As Hurricane Harvey made landfall near Corpus Christi, Texas, a team of researchers from the National Sever Storms Laboratory (NSSL) was on site to collect data for the National Oceanic and Atmospheric Administration (NOAA), though there could have been more acronyms involved. During this dangerous outing, a Ram pickup played the role of a noble steed.
The modified Ram is referred to as a “Mobile Mesonet,” and similar to the meteorological observation towers found across Oklahoma, it’s fitted with a host of remote-sensing equipment, which are used to collect weather data.
This data collection was a bit more involved than the typical storm reading, though, as the crew obtained weather balloon data that is said to be unprecedented during the existence of the NOAA. The team hopes that this new information can be used to mitigate the damages caused by future natural disasters.
In order to collect this data the crew needed to push further into Hurricane Harvey, and the Ram pickup enabled them to do so by braving the strongest winds generated by the storm near the eyewall. According to NSSL storm chaser and Ph.D research meteorologist Sean Waugh, driving is the scariest part of the venture, even scarier than exiting the vehicle to setup the equipment.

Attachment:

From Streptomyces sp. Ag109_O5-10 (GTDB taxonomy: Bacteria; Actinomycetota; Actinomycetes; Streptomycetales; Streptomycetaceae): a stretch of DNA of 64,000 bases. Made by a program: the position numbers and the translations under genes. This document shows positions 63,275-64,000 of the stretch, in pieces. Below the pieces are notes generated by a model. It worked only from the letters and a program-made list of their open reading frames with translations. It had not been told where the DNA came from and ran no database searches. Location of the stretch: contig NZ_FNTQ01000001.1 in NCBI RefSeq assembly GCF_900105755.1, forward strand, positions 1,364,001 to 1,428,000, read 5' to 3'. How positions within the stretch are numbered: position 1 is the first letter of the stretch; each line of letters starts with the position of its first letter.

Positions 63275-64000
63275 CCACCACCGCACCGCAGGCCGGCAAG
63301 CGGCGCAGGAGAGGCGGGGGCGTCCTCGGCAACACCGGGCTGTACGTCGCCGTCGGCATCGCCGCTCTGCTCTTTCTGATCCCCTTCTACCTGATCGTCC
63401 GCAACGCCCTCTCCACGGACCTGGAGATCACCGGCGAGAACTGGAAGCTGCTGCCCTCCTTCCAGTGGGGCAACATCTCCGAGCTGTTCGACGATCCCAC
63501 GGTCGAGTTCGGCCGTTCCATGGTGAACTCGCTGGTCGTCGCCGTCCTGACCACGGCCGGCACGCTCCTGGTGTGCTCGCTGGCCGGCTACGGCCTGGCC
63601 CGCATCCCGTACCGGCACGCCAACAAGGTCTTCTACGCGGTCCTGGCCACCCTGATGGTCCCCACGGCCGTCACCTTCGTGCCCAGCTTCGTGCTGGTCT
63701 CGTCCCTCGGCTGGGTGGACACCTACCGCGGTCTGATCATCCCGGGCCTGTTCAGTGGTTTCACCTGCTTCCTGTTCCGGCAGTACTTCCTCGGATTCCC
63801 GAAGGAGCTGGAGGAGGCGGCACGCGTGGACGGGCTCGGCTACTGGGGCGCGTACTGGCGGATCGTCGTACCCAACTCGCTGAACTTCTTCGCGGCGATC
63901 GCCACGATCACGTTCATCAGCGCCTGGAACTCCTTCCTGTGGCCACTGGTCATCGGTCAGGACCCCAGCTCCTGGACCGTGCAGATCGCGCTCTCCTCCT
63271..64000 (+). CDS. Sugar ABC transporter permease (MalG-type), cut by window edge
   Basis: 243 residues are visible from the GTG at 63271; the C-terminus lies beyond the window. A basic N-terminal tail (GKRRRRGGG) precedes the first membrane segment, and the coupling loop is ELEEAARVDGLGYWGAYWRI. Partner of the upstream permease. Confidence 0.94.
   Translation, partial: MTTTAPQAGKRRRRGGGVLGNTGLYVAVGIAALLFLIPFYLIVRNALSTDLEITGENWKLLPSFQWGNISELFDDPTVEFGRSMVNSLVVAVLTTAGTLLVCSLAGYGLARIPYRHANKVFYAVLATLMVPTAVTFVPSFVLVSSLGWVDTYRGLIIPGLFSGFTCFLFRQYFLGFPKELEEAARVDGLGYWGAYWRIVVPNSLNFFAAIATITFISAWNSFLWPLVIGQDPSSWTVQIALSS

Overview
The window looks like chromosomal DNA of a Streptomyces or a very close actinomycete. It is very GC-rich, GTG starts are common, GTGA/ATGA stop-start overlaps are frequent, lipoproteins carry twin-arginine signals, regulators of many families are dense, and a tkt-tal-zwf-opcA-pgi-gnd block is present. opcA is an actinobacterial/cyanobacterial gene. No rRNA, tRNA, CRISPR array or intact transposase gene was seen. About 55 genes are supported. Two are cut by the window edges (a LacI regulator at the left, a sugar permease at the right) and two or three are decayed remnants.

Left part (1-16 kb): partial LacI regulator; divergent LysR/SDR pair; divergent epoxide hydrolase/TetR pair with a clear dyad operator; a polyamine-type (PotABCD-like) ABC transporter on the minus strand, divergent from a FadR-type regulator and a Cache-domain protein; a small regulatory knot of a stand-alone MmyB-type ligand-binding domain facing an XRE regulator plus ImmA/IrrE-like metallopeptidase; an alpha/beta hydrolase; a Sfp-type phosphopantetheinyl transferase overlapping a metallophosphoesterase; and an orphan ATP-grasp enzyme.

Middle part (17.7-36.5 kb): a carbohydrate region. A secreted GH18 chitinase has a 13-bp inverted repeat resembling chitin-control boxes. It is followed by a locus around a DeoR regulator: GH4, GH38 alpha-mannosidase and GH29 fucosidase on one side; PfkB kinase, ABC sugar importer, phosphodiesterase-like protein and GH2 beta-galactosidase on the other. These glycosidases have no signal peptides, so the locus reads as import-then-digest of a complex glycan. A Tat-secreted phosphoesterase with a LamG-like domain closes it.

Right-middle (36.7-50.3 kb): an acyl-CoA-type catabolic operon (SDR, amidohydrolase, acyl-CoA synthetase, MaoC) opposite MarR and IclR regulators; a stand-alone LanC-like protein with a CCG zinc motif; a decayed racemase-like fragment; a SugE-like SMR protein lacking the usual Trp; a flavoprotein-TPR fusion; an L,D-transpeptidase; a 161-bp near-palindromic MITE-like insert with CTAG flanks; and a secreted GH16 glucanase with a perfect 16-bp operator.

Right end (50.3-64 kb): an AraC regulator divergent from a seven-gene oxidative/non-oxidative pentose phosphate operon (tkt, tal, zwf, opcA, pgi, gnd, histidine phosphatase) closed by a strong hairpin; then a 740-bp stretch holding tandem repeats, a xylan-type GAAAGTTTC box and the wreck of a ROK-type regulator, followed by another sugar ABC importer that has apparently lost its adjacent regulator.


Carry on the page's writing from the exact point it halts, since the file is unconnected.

As for the findings, the unprecedented data revealed that the precipitable water value was possibly the highest it’s ever been in the continental United States. To clarify, the precipitable water value is the “total amount of water that could potentially fall from a column of air,” and during Hurricane Harvey it was as high as 3.26 inches. However, it’s possible that Hurricane Irma – the most powerful storm ever recorded in the Atlantic – could surpass that number.
And that, folks, is how a Ram pickup assisted in the accrual of critical data points during Hurricane Harvey.
Source: Gears of Biz